Expectations of college students have increased dramatically in the past few years. With rising tuition costs and an extremely competitive job market, students are expected to do more with less. From the perspective of a recent college graduate, here are some thoughts about what it takes to be a competitive candidate for entry-level positions in today’s economy:
In addition to stellar grades, active campus involvement, and tenacious networking, college students need the following things to be competitive candidates for entry-level positions:
- Career goals. Students must start their careers at the beginning of college, not the end. A specific, but flexible plan allows students to fit the elements (below) necessary to become a qualified graduate. This includes tenacious devotion to networking with professionals in your chosen sector/city and early internships.
- Four or more internships. Perhaps in a better economy two or three internships would suffice. However given the competitive job market, four or more internships set you apart from the competition. Job experience is the single-most important factor in hiring and internships are the best way to gain career experience in college.
- One semester of international experience. Globalization is the business trend of the 21st century, and a semester abroad during college is the key to getting in on the action. Not only does a semester abroad show adaptability to an unfamiliar environment, but also it shows you can provide value to a company by understanding global trends.
- Fluency in a second language. Although many job descriptions do not explicitly require a second language, fluency impresses employers and positions you as a professional equipped for future assignments. It demonstrates discipline and illustrates the ability to learn new skills.
Unreasonable expectations? Not if you know the secret to success: Blend not Balance (adapted from Keith Ferrazzi’s book, Who’s Got Your Back). Instead of trying to fit everything into a time slot, it’s essential to creatively blend these expectations.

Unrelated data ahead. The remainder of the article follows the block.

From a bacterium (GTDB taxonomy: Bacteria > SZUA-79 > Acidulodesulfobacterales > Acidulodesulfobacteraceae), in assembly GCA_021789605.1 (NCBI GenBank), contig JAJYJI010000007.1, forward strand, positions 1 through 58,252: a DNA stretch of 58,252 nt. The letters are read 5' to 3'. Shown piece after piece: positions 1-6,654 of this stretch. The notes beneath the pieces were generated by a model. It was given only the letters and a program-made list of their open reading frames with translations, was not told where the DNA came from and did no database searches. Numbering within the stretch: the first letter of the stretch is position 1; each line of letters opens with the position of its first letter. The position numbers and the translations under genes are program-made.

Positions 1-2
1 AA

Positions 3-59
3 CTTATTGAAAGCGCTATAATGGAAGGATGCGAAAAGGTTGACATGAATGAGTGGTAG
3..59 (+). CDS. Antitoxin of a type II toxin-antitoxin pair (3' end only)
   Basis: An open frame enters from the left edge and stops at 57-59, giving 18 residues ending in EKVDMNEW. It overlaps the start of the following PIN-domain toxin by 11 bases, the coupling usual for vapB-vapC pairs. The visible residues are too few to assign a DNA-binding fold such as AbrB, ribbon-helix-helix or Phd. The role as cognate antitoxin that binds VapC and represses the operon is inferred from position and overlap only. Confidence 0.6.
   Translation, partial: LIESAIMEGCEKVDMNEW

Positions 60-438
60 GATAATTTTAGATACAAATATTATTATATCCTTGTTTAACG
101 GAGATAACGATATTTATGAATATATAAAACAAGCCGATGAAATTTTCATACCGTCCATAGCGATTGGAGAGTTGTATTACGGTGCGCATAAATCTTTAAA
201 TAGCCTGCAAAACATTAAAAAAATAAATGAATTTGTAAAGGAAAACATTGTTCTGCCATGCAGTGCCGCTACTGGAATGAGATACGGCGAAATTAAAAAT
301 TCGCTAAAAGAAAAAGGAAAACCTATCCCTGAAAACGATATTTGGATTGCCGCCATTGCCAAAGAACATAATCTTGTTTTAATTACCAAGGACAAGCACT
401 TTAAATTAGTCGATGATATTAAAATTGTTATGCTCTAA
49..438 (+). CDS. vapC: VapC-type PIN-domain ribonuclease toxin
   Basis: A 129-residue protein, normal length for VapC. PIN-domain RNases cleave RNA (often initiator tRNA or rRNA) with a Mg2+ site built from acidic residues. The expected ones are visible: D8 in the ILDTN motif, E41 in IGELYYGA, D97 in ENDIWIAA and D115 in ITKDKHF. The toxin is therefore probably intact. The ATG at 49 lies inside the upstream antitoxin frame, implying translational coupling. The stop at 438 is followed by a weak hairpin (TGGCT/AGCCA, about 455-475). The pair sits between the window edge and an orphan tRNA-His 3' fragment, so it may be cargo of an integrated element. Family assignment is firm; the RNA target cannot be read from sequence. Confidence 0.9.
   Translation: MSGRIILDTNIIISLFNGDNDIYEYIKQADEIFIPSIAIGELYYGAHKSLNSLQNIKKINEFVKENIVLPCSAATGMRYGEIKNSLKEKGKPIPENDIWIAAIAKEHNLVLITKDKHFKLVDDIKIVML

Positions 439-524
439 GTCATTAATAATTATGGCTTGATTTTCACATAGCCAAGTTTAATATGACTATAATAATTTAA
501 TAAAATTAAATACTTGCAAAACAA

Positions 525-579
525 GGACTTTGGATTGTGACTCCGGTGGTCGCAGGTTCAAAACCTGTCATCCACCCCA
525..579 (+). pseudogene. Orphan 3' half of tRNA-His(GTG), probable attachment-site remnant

Here are a few creative ways to blend:
- Quit your job and get a paid internship to pay for college. As a student who paid for my own education, I understand how difficult it is to make ends meet while trying to build your resume. The solution: get a paid internship. In PR, paid internships are most common in the corporate and financial sectors. Even if finance is not your passion, you will gain valuable experience and expertise. (I gained a new appreciation for business fundamentals and uncovered a personal interest in international finance.)
- Work a part-time internship during the semester and two part-time internships during the summer. During the semester, schedule all of your classes on Tuesdays and Thursdays to make time for an internship the other days of the week. During the summer, work two part-time internships two and three days a week each. It’s twice the exposure in the same amount of time!
- Leverage a semester abroad to learn a language or do an internship. Being proactive while you are abroad shows initiative. Learning a language is much easier and fun through immersion than through classroom learning. International internships are valuable because they provide experience you cannot get at home.
- Take an extra semester and graduate late. An extra semester creates time to finish a minor or to get a few more internships. College is broadening! Why rush it? Then, when you do graduate you’ll be more qualified than your competition for entry-level positions.
With initiative, follow-through, and hard work you too can build an impressive resume during college.
Please comment with your thoughts or questions about “New Expectations of College Students.” Also, you can read more about me and my college experience on my website and I’m happy to answer specific questions.